TUESDAY, May 22 (HealthDay News) -- Two preliminary studies suggest that some headway is being made in both the detection and treatment of pancreatic cancer.
On the treatment front, researchers from two Cleveland institutions said they have fashioned a vaccine that, in early trials, appears to kick-start the patient's immune system into attacking cancer cells.
The team -- from Case Western Reserve University School of Medicine and the Seidman Cancer Center at University Hospitals Case Medical Center in Cleveland -- stressed that the vaccine (called Algenpantucel-L) is not designed to prevent disease from occurring in the first place.
Initial testing, however, indicates that when used in conjunction with a standard six months of chemotherapy (with or without radiation) and surgical interventions, the vaccine may prolong short-term, disease-free survival, and perhaps even overall survival.
Lynn Matrisian, vice president of scientific and medical affairs at the Pancreatic Cancer Action Network, said the vaccine work shows promise.
"We are eager for the outcome of the phase III trial of the Algenpantucel-L vaccine," she said. "The phase II results are very encouraging, and the ongoing larger-scale, randomized phase III trial will determine the effectiveness of this novel treatment strategy."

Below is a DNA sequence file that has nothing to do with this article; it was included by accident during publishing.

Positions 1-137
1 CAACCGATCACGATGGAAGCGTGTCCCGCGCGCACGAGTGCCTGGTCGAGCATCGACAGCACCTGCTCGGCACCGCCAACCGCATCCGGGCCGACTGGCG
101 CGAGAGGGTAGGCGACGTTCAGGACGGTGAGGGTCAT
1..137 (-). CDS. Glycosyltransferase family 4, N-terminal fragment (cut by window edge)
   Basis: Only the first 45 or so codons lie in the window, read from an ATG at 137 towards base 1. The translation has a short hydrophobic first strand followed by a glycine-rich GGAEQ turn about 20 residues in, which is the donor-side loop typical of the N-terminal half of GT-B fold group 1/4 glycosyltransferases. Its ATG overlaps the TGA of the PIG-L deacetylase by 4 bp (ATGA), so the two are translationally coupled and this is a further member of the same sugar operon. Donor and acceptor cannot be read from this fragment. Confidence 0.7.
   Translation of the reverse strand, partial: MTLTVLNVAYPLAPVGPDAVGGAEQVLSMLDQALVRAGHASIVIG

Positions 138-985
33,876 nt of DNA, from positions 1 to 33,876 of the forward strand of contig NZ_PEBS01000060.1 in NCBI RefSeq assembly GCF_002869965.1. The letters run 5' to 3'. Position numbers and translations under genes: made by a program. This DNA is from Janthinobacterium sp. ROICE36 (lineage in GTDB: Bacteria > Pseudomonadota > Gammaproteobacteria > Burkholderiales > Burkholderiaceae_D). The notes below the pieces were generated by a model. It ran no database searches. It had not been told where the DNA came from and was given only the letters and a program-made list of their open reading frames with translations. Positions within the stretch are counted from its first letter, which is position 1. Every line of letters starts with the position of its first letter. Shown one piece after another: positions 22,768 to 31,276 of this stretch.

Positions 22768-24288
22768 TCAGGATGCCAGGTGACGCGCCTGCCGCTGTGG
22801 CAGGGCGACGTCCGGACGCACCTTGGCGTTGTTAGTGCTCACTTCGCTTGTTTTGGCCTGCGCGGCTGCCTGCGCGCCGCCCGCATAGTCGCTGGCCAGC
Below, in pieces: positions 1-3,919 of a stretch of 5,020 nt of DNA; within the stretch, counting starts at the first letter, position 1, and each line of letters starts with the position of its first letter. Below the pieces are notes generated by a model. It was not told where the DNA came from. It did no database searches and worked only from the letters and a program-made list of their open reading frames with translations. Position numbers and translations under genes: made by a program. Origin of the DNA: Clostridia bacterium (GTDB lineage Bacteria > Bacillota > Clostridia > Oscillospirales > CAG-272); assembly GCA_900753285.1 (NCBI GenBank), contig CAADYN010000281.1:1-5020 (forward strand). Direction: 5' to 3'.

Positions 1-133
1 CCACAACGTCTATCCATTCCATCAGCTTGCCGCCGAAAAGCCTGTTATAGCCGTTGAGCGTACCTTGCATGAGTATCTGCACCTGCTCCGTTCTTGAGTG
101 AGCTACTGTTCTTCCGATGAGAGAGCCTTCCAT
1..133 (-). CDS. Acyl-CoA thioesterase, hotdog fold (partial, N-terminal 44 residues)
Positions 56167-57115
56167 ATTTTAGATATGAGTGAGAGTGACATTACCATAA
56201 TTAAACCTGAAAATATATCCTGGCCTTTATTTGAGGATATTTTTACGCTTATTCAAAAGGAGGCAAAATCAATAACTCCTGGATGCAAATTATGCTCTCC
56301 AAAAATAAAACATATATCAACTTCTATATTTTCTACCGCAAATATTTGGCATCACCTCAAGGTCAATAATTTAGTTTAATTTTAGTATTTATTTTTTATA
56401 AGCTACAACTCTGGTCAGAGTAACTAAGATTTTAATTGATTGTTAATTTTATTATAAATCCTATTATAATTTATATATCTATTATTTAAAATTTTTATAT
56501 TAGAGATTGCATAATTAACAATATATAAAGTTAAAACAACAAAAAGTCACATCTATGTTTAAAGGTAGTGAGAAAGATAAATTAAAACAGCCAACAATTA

On the detection front, a separate team of researchers from the Mayo Clinic in Jacksonville, Fla., said it has come up with a novel and minimally invasive method to screen for signs of pancreatic cancer at a much earlier stage than is currently possible.
Instead of standard image scanning or biopsies, the experimental method, called "polarization gating spectroscopy," uses a small fiber-optic endoscopic probe configured with a light to explore regions near to, but much more accessible than, the pancreas itself.
The goal: to spot telltale signs of regional blood vess
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